Fires are raging near the Amur River in East Siberia, with associated high emissions, as illustrated by the images below.

Above image shows CO₂ levels reaching as high as 973 ppm on April 18, 2018. As the image below shows, carbon monoxide levels at that spot were as high as 43,240 ppb on April 18, 2018.

The NASA satellite image below shows smoke plumes of the fires and burn scars on April 19, 2018.

Stuart Scott has produced two new videos in which he interviews Professor Peter Wadhams,
A Conversation with Dr. Peter Wadhams - Part 1

and the video below, A Conversation with Dr. Peter Wadhams - Part 2

The situation is dire and calls for comprehensive and effective action, as described in the Climate Plan.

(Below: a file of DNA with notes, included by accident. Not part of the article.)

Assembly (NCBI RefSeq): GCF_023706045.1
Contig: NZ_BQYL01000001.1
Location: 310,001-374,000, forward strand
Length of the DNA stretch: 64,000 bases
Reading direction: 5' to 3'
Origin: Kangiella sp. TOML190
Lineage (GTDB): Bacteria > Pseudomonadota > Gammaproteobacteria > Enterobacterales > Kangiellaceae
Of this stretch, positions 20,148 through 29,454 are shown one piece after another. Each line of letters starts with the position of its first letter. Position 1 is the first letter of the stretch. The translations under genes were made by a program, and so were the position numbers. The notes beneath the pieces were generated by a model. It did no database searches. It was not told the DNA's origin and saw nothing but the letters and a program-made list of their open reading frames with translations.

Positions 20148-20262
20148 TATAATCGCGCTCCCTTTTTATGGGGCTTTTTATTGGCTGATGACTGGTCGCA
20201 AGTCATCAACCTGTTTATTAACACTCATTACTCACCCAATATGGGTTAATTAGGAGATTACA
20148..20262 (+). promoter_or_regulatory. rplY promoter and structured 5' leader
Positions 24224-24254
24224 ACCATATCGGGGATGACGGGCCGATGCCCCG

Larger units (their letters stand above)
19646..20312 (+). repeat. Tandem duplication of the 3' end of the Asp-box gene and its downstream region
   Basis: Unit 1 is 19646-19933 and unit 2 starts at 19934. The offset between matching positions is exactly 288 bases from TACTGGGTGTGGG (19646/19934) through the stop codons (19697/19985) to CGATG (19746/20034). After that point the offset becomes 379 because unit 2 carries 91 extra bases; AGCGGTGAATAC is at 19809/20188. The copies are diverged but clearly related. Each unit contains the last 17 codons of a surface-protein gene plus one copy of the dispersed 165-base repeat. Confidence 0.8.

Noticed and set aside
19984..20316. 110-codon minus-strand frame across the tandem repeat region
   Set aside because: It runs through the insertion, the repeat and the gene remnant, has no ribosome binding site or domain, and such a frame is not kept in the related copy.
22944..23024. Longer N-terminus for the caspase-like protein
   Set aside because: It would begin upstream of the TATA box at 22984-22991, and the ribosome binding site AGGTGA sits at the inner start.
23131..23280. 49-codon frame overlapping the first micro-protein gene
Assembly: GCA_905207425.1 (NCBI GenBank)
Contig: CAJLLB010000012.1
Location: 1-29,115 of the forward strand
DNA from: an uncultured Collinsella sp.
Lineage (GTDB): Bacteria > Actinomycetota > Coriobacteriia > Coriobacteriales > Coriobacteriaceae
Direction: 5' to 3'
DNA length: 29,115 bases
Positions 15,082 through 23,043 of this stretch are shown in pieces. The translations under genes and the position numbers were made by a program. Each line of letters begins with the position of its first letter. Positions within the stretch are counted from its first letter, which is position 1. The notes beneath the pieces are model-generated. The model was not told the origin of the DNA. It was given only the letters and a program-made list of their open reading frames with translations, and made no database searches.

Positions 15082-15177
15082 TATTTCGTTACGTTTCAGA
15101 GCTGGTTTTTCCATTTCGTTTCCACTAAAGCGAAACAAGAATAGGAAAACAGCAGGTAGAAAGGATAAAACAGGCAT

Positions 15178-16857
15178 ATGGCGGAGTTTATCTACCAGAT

Sunday, January 22, 2017

Can the world be saved without geoengineering?

Can the world be saved without geoengineering? What is your view?

The Climate Plan includes the more effective and safe geoengineering methods as separate lines of action, next to emission cuts. There are discussions on this at the Climate Alert group. Feel encouraged to join in!

In the following videos, a number of geoengineering methods are discussed. The videos were recorded in Marrakesh, Morocco, at the time of the UN climate negotiations that were held from 7-18 November 2016. Stuart Scott interviews Peter Wadhams, Hugh Hunt, Matthias Honegger and Douglas MacMartin.

In the video below, Jennifer Hynes interviews Stuart Scott and his work, including on the
Nobel Peace Prize for Sustainable Development. From: January 2017.
Check out earlier contributions by Jennifer Hynes